I was recently invited by my work colleague Darren House from Trading Depot to join him on a trip to India to meet up with a prospective new web design agency for their upcoming projects. After I had gotten over my surprise at the approach he was taking, he quite rightly pointed out that the local UK web agencies that had been used were all slow and unresponsive and generally also outsourced a lot of their work abroad too, so why not evaluate whether we could achieve the same things whilst cutting out the mis-communication of a middle man.
The agency Darren had arranged to visit is Axtrics who are based in the North West in Mohali, Chandigarh. They have a strong track record of developing web sites and systems for clients across the US, UK and more and had impressed with their initial proposal and Skype conversations.
So off we headed on the morning of the May Bank Holiday Monday to catch a flight to their offices from Gatwick. Our first flight was an Emirates Airbus A380, the super jumbo, my first time on one of these and I have to say it was a magnificent experience. The ride was very quiet and the service was also very good. We arrived 9 hours later in Dubai at about Midnight UK time and hung around in the hard rock cafe bar for a couple of hours whilst we waited for our connection to Delhi. The three hour hop over to Dehli was slightly longer than usual apparently as the Pakistani airspace is currently closed after recent spats between India and themselves. Whilst we could have caught a bus or driven up to Chandigarh, the best option was to wait a few hours and catch another plane to our destination. By the time we arrived at what looked like a part civilian part military airport it was mid afternoon Indian time and we were pretty exhausted, not having had much sleep on the flights (we were flying economy, but I’m hopeless at sleeping in anywhere but a bed!).
Indian Driving Experience
For the whole of the time we were there, the team from Axtrics looked after us very well and extended much appreciated hospitality. This started with two of the team picking us up from the airport and driving us to our hotel, the Marriott hotel. This was the first time I’d been to India so the initiation into the driving styles was interesting. The first roundabout we came onto, the driver drove straight out between two cars who were approaching from the right (they drive on the same side of the road as us) as apparently they have to give way… which I didn’t know. I’m a nervous passenger anyway, but entering the roundabout at 30 – 40 miles an hour and slotting between to oncoming cars wasn’t something I was expecting. The theme continued as the driver and other drivers were constantly on their horns, realising later this was their way of telling other road users where they were approaching from. By the end of it, I almost got used to it – though Old Dehli was another level!
Marriott Hotel Chandigarh
Our overall experience in India was one of good service and everyone was very friendly with nothing being too much trouble. The level of security in the country was something I was not expecting and our first experience after the airports was at the hotel where they had security inspecting car boots and bonnets before they were allowed onto hotel premises and security bollards lowered. Before we could enter, we had to go through another security scanner ourselves. Once we were in we were greeted by very friendly personnel and shown to our rooms which themselves were one of the most luxurious rooms I’ve stayed in. The beds even had petals strewn across them!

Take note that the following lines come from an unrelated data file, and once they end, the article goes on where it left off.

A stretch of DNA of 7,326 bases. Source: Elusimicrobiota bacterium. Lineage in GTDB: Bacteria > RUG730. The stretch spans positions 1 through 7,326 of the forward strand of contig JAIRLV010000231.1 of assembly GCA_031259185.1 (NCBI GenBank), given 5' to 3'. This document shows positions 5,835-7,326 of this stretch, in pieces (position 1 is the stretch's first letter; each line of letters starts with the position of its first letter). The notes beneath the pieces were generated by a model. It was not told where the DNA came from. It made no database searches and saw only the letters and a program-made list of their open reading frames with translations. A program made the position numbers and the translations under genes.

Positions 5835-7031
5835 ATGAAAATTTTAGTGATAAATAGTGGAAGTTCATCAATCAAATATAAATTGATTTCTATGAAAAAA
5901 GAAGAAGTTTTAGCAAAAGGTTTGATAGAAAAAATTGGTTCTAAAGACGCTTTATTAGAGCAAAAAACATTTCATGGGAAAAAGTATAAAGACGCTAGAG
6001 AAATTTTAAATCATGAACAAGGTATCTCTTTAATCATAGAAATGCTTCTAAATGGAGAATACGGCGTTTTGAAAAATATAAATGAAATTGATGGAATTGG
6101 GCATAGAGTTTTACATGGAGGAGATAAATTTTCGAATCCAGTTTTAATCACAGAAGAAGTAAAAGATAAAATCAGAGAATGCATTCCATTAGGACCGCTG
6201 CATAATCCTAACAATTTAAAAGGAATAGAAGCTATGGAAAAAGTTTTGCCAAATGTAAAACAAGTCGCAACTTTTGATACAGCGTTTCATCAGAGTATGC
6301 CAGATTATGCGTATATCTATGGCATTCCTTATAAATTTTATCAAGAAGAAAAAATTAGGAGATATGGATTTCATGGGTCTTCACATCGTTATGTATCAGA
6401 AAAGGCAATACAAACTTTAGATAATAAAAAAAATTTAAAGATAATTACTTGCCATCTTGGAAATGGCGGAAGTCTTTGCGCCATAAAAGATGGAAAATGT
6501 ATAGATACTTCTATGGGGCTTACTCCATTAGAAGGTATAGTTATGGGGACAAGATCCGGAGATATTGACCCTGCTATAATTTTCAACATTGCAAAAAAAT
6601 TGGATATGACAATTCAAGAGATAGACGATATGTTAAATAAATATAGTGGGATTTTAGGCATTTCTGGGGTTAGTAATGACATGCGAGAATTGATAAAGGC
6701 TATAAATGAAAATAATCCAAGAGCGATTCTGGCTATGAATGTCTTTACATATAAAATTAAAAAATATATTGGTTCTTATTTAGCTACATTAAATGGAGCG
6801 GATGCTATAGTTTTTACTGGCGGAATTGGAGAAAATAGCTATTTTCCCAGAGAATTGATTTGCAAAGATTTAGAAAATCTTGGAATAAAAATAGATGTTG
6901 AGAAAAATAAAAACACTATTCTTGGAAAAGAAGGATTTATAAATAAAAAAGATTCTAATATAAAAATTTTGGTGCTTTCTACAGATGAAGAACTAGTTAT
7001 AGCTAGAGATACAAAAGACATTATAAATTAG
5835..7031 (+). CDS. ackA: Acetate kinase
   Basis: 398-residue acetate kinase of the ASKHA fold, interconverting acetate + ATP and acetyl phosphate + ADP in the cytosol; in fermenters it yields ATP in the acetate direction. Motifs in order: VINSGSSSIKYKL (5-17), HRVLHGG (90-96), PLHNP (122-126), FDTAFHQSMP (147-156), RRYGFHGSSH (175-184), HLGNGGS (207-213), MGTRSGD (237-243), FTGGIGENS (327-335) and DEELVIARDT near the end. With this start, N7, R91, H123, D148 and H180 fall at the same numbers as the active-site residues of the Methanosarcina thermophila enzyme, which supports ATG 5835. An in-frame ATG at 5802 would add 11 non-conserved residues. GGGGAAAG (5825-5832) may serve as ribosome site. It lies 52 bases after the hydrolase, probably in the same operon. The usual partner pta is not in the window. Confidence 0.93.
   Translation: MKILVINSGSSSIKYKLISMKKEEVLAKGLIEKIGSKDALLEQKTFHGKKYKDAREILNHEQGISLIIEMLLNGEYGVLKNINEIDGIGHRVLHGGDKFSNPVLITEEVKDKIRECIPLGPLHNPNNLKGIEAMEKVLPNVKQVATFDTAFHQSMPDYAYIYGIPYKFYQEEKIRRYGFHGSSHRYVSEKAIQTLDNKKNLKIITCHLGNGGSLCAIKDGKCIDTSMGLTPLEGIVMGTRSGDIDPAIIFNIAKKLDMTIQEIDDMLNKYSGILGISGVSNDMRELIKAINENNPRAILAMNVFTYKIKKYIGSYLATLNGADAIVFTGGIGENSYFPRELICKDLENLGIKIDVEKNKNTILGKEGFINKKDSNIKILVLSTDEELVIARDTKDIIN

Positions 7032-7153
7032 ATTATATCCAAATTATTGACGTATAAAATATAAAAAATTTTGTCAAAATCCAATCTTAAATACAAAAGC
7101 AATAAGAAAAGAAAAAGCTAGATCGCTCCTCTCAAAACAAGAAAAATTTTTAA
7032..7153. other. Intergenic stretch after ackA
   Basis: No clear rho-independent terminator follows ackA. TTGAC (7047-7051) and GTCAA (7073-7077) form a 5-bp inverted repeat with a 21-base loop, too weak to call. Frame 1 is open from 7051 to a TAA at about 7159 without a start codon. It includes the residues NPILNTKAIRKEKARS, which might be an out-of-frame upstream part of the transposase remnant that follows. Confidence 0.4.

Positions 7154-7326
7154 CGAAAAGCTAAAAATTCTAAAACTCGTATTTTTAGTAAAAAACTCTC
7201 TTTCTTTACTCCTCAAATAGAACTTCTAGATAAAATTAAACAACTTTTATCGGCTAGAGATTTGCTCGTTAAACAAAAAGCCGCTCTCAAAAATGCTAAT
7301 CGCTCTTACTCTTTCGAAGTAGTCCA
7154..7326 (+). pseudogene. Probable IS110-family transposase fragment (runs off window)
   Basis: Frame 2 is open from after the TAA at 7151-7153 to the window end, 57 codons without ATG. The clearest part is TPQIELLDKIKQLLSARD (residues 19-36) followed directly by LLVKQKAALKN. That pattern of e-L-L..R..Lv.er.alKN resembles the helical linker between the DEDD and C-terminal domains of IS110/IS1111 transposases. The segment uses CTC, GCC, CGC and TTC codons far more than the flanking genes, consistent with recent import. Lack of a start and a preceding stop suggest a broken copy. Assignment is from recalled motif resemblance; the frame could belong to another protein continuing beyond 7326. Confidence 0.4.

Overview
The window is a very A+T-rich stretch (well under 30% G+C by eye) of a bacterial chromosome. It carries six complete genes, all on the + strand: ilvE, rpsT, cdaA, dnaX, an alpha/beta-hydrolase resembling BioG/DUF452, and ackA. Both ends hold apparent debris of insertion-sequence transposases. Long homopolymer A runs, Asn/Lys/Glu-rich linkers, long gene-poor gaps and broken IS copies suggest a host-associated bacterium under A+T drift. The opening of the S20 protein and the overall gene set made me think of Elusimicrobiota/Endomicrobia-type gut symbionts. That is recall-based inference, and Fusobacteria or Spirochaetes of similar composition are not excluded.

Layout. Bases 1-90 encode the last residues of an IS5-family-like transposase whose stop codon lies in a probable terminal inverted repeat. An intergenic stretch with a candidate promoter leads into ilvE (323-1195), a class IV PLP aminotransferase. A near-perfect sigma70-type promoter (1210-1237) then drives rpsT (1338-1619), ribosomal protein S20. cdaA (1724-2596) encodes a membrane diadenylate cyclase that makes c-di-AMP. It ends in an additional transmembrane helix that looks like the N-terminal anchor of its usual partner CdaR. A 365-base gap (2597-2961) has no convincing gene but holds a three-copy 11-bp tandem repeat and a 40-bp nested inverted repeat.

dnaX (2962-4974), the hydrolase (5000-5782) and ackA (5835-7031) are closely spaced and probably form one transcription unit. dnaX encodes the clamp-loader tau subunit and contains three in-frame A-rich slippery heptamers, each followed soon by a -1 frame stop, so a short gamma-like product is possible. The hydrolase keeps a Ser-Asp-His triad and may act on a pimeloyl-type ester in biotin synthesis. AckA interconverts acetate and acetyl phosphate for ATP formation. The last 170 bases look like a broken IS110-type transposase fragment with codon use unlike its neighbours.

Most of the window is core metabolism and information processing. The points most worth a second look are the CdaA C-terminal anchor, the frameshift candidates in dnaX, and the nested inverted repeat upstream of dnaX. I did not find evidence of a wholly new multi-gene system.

As soon as we had dropped our cases off, we headed to the rooftop swimming pool and bar, where we had a spare hour before going out for the evening with two of the owners of Axtrics including our main contact Rohan. The view was amazing with the start of the Himalayas in the distance and the bustle of street traffic below. I was keen to dip into the water, but wasn’t sure it was treated with Chlorine (I couldn’t smell it) and could see the local pigeons using it as an en suite. We could also see a beautiful metallic blue swift kind of bird swooping in and drinking from it and up above us an Eagle enjoying the thermals looking for some food miles below.
Japanese Indian Food
After an hour on the roof, we popped back to our rooms and got ready to go out with two of the owners to get to know them over some Japanese food – with an Indian twist. The food was delicious and it was great to get to know Rohan and his colleague Manjul over some tasty food and a few Kingfisher beers. We managed to cover many subjects including Brexit, religion and traditional Indian ways of doing business. Interestingly, Darren was very much the focus of attention as the project lead and main contact and conversations carried on as thus over the next couple of days of interactions – this was fine for me, happy to take a back seat to Darren’s starring role lol.
Eventually we got back to the hotel about midnight, exhausted after practically no sleep the previous night whilst we travelled for over 24 hours to our meeting place.
On Wednesday after a deep, deep sleep and hearty breakfast, Axtrics very kindly picked us up and we made our way to the office to talk about their skills, Trading Depot and the overall projects. After the 30 minute or so car journey where I was slightly less unnerved by the Indian driving style, we were taken to meet the team. They tend to follow the clock according to where their customers are based ie USA, UK or elsewhere so we met around 30 of them, all of whom stood up in unison as we were introduced. Suddenly I had two thoughts, I’m back at school and I really should have worn long trousers to look slightly more professional!